8 Facts About Silver

Peter Macdiarmid/Getty Images
Peter Macdiarmid/Getty Images

Subtle silver gets pushed aside next to gold, but in many ways it outranks its lustrous competition. The cool-toned element is more conductive and more reflective, and boasts properties absent in other metals, like a reaction with light that put the “silver” in “silver screen.” Read on for more.

1. HUMAN USE OF SILVER DATES BACK TO 3000 BCE.

Archeological records show humans have mined and used silver (or Ag, number 47 on the periodic table) for at least 5000 years. Silver shows up in slag heaps at ancient mines in Turkey and Greece, as well as in deposits in China, Korea, Japan, and South America. Its visible shine made it popular in jewelry, decorative objects, and practical tools like the aptly named silverware. Its rarity gave it high value. Silver coins are credited with fueling the rise of classical Athens, and Vikings used “hacksilver”—chunks of silver bullion chopped off a larger block of the metal—as money.

2. SOME INDIGENOUS CULTURES WERE EXPERTS AT SILVERSMITHING.

As a soft, pliable metal, silver is easily smelted, but the process still requires moderate heat. Metal workers in the precolonial Americas didn’t have bellows to pump oxygen to a fire; instead, several people would encircle the fire and blow on it through tubes to increase its intensity. The Inca of the Andes became expert silversmiths. They believed gold was the sweat of the sun, and silver came from the tears of the moon.

3. SILVER CONDUCTS ELECTRICITY BETTER THAN ANY OTHER METAL.

Of all metals, silver is the best conductor of heat and electricity, so it can be used in a wide variety of applications. Metal solder, electrical parts, printed circuit boards, and batteries have all be made with silver. But it’s expensive: In electrical wiring, copper is often used instead.

4. ITS REACTIVITY TO LIGHT MADE EARLY PHOTOGRAPHY POSSIBLE.

In the 1720s, German physicist Johann Heinrich Schulze produced the first images with silver. Having discovered that a piece of chalk dipped in silver nitrate would turn black when exposed to sunlight, Schulze affixed stencils to a glass jar filled with a mix of chalk and silver nitrate. When he brought the jar into the sun, the light “printed” the stencil letters onto the chalk. A century later, Louis-Jacques-Mandé Daguerre created photographic prints on silver-coated copper plates. At the same time, British chemist William Henry Fox Talbot devised a method for developing an exposed image on silver iodide-coated paper with gallic acid.

“The effect was seen as magical, a devilish art. But this mystical development of an invisible picture was a simple reduction reaction,” science reporter Victoria Gill explains on the Royal Society of Chemistry’s podcast Chemistry in its Element. “Hollywood could never have existed without the chemical reaction that gave celluloid film its ability to capture the stars and bring them to the aptly dubbed silver screen.” Silver salts are still used in rendering high-quality images.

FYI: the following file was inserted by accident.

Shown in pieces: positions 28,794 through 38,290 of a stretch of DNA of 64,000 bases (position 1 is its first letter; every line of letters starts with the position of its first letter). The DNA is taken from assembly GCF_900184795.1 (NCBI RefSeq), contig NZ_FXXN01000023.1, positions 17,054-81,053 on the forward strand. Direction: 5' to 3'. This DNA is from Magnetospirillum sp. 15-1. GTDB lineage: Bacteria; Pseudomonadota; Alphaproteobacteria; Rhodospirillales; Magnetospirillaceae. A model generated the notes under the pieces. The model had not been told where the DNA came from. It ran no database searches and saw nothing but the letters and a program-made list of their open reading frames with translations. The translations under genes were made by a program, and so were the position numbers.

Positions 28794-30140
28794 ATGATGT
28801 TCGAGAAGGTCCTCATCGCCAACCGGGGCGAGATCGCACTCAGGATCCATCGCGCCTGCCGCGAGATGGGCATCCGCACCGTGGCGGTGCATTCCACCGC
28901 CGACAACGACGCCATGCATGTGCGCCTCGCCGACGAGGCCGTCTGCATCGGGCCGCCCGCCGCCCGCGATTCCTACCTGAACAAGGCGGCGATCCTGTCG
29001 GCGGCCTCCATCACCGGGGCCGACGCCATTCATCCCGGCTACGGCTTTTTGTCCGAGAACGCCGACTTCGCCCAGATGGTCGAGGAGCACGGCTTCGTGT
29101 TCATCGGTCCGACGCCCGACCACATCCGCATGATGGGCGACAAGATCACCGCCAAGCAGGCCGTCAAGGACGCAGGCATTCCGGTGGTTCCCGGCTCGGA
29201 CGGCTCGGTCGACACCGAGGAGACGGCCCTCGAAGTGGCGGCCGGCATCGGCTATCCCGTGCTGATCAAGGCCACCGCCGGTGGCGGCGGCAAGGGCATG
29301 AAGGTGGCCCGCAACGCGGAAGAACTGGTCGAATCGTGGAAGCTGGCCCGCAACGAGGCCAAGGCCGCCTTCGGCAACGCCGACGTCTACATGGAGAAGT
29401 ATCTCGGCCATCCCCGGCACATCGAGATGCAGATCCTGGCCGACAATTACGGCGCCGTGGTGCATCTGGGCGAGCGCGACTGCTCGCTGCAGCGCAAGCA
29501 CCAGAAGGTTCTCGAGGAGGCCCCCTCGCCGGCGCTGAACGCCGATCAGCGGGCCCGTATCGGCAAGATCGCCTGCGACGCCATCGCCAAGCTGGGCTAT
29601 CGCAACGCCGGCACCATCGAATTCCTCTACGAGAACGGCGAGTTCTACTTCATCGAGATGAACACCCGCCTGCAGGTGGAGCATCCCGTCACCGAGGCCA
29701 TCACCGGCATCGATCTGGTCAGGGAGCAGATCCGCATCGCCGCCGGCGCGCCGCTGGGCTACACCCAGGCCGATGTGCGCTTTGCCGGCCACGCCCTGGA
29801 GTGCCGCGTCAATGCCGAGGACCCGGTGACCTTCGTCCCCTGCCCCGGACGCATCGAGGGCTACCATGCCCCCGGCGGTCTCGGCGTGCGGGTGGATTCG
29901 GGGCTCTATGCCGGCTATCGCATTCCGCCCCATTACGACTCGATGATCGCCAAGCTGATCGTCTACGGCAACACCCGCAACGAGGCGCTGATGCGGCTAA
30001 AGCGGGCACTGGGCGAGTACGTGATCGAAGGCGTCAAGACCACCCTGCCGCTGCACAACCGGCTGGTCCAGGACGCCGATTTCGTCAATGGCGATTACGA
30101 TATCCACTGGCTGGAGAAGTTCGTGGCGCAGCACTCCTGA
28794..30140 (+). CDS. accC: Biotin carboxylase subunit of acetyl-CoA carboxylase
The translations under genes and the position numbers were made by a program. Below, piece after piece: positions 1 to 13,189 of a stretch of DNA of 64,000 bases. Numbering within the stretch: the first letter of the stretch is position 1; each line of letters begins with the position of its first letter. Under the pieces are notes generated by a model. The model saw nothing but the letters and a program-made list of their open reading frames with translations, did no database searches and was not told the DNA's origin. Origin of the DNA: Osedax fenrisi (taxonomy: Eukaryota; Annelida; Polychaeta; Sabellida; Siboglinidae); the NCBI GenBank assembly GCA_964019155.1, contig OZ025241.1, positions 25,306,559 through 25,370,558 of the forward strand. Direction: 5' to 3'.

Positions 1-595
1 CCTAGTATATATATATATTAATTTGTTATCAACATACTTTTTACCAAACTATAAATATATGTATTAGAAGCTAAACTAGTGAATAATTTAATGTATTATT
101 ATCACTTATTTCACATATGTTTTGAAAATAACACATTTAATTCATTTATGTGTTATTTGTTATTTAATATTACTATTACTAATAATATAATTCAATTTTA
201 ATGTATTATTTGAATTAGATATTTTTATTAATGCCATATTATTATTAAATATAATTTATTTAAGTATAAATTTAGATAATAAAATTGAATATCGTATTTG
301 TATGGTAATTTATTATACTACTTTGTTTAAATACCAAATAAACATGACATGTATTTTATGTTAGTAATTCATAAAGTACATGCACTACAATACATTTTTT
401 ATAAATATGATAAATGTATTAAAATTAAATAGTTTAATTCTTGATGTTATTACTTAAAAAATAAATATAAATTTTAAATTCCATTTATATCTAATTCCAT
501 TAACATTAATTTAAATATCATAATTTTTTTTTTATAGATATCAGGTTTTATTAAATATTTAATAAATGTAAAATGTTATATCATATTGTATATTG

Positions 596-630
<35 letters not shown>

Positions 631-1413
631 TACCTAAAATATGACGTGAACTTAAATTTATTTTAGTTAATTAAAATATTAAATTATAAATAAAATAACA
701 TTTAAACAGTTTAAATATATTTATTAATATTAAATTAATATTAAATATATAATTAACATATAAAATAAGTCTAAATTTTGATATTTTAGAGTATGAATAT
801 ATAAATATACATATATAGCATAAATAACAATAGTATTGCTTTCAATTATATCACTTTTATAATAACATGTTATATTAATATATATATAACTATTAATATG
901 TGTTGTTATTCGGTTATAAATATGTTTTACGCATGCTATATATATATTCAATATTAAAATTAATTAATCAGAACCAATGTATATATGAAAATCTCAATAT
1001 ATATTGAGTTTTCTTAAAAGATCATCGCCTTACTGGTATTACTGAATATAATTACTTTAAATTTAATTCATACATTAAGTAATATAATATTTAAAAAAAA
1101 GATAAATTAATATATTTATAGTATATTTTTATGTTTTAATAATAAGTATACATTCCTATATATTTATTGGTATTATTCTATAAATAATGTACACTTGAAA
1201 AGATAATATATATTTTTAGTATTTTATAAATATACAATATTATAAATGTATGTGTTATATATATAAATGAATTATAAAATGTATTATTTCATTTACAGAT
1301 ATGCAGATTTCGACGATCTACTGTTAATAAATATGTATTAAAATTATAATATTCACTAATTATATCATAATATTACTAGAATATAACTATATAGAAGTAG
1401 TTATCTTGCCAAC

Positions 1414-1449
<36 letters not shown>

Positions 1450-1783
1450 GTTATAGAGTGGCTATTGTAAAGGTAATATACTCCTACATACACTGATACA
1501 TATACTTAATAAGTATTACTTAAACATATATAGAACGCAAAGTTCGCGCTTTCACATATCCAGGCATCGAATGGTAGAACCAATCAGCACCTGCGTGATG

5. THAT SAME REACTIVITY CAN ALSO CAUSE TARNISH.

Silver reacts with sulfur in the air, which forms a layer of tarnish that can darken or change the color of a silver object. The tarnish interferes with how silver reflects light, often turning the object black, gray, or a mix of purple, orange, and red. An at-home experiment can demonstrate the process: Put a shelled and quartered hard-boiled egg (preferably still warm) in the same container as a silver object, like a spoon, and seal the container closed. The tarnish should appear within an hour, thanks to the egg’s release of hydrogen sulfide gas, and grow darker as time goes on.

6. RESEARCHERS ARE STILL EXPLORING SILVER’S ANTIMICROBIAL PROPERTIES.

According to a 2009 review, silver was one of the most important anti-microbial tools in use before the discovery of modern antibiotics in the 1940s. The ancient Macedonians were likely the first to apply silver plates to surgical wounds, while doctors in World War I used silver to prevent infections when suturing battlefield injuries. Silver is toxic to bacteria, but not to humans—unless it’s consumed in large quantities. Ingesting too much silver can cause argyria, a condition where the skin permanently turns gray or blue due to silver’s reactivity with light.

A 2013 study in Science Transitional Medicine looked into the mechanisms behind silver’s anti-microbial powers. The findings suggested that silver makes bacterial cells more permeable and interferes with their metabolism. When antibiotics were administered with a small amount of silver, the drugs killed between 10 and 1000 times more bacteria than without it. “It’s not so much a silver bullet; more a silver spoon to help [bacteria] take their medicine,” lead researcher James Collins, a biomedical engineer at Boston University, told Nature.

7. SILVER IODIDE HELPS MAKE IT RAIN.